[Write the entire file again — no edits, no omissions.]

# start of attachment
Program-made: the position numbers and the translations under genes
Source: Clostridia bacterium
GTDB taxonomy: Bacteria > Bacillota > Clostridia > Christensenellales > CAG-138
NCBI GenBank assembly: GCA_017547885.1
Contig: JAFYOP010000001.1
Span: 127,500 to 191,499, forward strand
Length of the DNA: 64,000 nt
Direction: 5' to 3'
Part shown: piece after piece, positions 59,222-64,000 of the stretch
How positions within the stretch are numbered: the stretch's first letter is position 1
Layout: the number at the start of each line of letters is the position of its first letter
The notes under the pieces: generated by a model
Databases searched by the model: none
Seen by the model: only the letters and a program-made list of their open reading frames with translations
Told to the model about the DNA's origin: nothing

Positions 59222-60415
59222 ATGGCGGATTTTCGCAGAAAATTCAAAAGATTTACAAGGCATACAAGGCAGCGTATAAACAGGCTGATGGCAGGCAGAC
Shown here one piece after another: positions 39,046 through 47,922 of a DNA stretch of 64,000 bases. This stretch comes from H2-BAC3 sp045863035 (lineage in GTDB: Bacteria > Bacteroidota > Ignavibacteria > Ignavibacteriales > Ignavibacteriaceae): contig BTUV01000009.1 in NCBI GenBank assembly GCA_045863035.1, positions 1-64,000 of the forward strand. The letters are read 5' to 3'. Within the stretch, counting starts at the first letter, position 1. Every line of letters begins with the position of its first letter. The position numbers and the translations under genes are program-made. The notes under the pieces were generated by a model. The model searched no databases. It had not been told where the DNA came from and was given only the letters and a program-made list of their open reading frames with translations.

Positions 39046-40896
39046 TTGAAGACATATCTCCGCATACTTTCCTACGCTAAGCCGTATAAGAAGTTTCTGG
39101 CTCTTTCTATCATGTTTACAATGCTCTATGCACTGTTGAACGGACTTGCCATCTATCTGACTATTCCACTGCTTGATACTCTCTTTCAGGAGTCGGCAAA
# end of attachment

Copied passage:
Program-made: the position numbers and the translations under genes
Source: Clostridia bacterium
GTDB taxonomy: Bacteria > Bacillota > Clostridia > Christensenellales > CAG-138
NCBI GenBank assembly: GCA_017547885.1
Contig: JAFYOP010000001.1
Span: 127,500 to 191,499, forward strand
Length of the DNA: 64,000 nt
Direction: 5' to 3'
Part shown: piece after piece, positions 59,222-64,000 of the stretch
How positions within the stretch are numbered: the stretch's first letter is position 1
Layout: the number at the start of each line of letters is the position of its first letter
The notes under the pieces: generated by a model
Databases searched by the model: none
Seen by the model: only the letters and a program-made list of their open reading frames with translations
Told to the model about the DNA's origin: nothing

Positions 59222-60415
59222 ATGGCGGATTTTCGCAGAAAATTCAAAAGATTTACAAGGCATACAAGGCAGCGTATAAACAGGCTGATGGCAGGCAGAC
Shown here one piece after another: positions 39,046 through 47,922 of a DNA stretch of 64,000 bases. This stretch comes from H2-BAC3 sp045863035 (lineage in GTDB: Bacteria > Bacteroidota > Ignavibacteria > Ignavibacteriales > Ignavibacteriaceae): contig BTUV01000009.1 in NCBI GenBank assembly GCA_045863035.1, positions 1-64,000 of the forward strand. The letters are read 5' to 3'. Within the stretch, counting starts at the first letter, position 1. Every line of letters begins with the position of its first letter. The position numbers and the translations under genes are program-made. The notes under the pieces were generated by a model. The model searched no databases. It had not been told where the DNA came from and was given only the letters and a program-made list of their open reading frames with translations.

Positions 39046-40896
39046 TTGAAGACATATCTCCGCATACTTTCCTACGCTAAGCCGTATAAGAAGTTTCTGG
39101 CTCTTTCTATCATGTTTACAATGCTCTATGCACTGTTGAACGGACTTGCCATCTATCTGACTATTCCACTGCTTGATACTCTCTTTCAGGAGTCGGCAAA